Anxiousness is one of those emotional states we see in the face; but perhaps most of all we see it in the movements of the body. (Note: there is purposely no audio with the above video) When we become anxious we lose some control over our actions. Carrie’s hands are raised, partially coverng her face, as her fingers scratch nervously.
We often see more than one emotion on the face at the same time. Watch this video to see how disbelief or irritation can be expressed through facial expressions. Beth is watching an action-packed trailer for some TV shows and she finds the voiceover unconvincing and the scenes coming at such as fast pace she can’t keep up. Her lowered brow
This comic actually touches upon two things (though, I hadn’t intended to do that). My main point is the “mask” we put up, and then I realized that it also lightly touches upon taking things/expressions literally. On the shorter note, people on the spectrum have difficulties distinguishing between normal tones and sarcasm. There’s also trouble understanding expressions (like “two birds
Gus has just been reminded of one of his favourite products and he looks down and smiles to himself, nodding approval. (Note: The silent video for “Appreciation” comes second after “Sadness”) You see the smile staying on his face as he thinks about the brand. Then he looks up and gives a direct look and smile, sharing his positive feelings.
Heather smiles gently as she watches the video about a celebration in Africa. To be fascinated by something means that it captures your imagination and you want to give it your full attention. Heather leans forward (always a sign of interest) towards the TV screen. She stares intently at the screen, following the action with her eyes. Active thinking is
Heather is not pleased with the TV ad she’s watching and we can tell this by the combination of two subtle signs. First, there is a slight lowering of her brow. We tend to associate this with being puzzled, but it’s also a general negative sign. When the brow is lowered the eyes become more narrow. When we narrow our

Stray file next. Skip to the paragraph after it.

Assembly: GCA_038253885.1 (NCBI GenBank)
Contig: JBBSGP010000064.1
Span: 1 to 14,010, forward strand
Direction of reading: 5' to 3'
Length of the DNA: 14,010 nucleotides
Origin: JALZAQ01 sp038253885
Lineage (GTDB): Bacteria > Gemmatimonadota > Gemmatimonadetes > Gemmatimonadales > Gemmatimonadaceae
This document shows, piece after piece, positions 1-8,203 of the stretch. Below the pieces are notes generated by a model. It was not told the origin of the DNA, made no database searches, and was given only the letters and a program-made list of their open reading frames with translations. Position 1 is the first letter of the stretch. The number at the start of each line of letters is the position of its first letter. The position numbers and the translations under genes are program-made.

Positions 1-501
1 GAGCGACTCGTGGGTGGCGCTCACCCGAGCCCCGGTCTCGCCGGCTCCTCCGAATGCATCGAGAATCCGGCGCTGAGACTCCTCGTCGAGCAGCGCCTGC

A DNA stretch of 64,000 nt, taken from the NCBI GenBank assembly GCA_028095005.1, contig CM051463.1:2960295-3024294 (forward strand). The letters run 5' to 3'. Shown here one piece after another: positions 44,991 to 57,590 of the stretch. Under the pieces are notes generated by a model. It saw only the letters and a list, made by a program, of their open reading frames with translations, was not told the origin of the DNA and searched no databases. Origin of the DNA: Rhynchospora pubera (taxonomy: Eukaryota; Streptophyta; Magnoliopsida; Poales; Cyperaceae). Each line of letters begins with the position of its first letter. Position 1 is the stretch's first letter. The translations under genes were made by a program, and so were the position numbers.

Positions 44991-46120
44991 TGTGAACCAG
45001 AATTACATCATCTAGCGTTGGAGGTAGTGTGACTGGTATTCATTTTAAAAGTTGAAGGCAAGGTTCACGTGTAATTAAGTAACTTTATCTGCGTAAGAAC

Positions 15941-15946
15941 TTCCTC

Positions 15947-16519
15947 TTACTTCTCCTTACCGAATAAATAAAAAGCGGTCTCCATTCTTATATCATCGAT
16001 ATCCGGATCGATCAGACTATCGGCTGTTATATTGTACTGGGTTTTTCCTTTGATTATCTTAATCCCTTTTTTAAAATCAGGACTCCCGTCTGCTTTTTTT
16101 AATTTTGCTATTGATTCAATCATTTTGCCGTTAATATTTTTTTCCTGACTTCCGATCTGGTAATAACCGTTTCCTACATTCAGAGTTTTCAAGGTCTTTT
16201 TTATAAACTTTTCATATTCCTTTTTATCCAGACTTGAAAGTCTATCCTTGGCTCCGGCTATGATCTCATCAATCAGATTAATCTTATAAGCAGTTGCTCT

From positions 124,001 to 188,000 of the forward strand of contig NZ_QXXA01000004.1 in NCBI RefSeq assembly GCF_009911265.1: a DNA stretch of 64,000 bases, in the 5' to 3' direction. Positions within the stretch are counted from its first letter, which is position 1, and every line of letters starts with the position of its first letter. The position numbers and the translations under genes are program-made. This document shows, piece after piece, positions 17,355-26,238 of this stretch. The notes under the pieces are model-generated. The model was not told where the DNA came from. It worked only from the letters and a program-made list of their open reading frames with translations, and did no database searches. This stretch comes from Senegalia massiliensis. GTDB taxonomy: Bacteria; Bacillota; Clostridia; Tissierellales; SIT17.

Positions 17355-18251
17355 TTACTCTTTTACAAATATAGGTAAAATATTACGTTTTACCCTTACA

In the last blog we looked at more than one emotion on the face (Disbelief/Irritation). This week one overwhelming and strong emotion is showing through: discomfort. Benjamin is watching a somewhat controversial TV ad and although he sits quite still we can see several signs which point to his discomfort. He takes a deep breath and quickly shifts the direction
The dictionary defines contempt as a feeling that someone or something is worthless. Here Patrick is talking about his experience of really poor customer service. He felt he was treated badly, and we can see he is agitated by the quick nodding and shaking of his head as he recalls the experience. The key sign of contempt is the curl
Carrie is more than puzzled by the question she has just been asked; she is confused. Her eyes give away her feelings of confusion in different ways. Firstly, there is a lack of focus as she looks into the middle distance trying to find an answer. Secondly, there are several changes in direction as she looks up and down, racking
How can we tell when someone is thinking hard about a question? There are some simple signs when a person’s mind is really working – when a problem holds their attention completely. It takes effort, and we often see this in movement in the mouth and the brow. Amanda is looking directly at John, but we can see by her
We don’t go through life strongly agreeing or disagreeing with what our friends or colleagues tell us. More often we simply accept what is said. In fact among friends, in particular, simple acceptance is the normal response. (Note: there is purposely no audio with the above video) So this first expression of emotion is a good place to begin. It’s
We can see that Laura is not interested in the statement she is reading. Her gaze is unfocused, her eyes look blank. She’s zoning out. But she is not just uninterested. She finds the idea on the page boring, which we see from her compressed lips and the downturned corners of her mouth. Boredom is closely related to tedium, the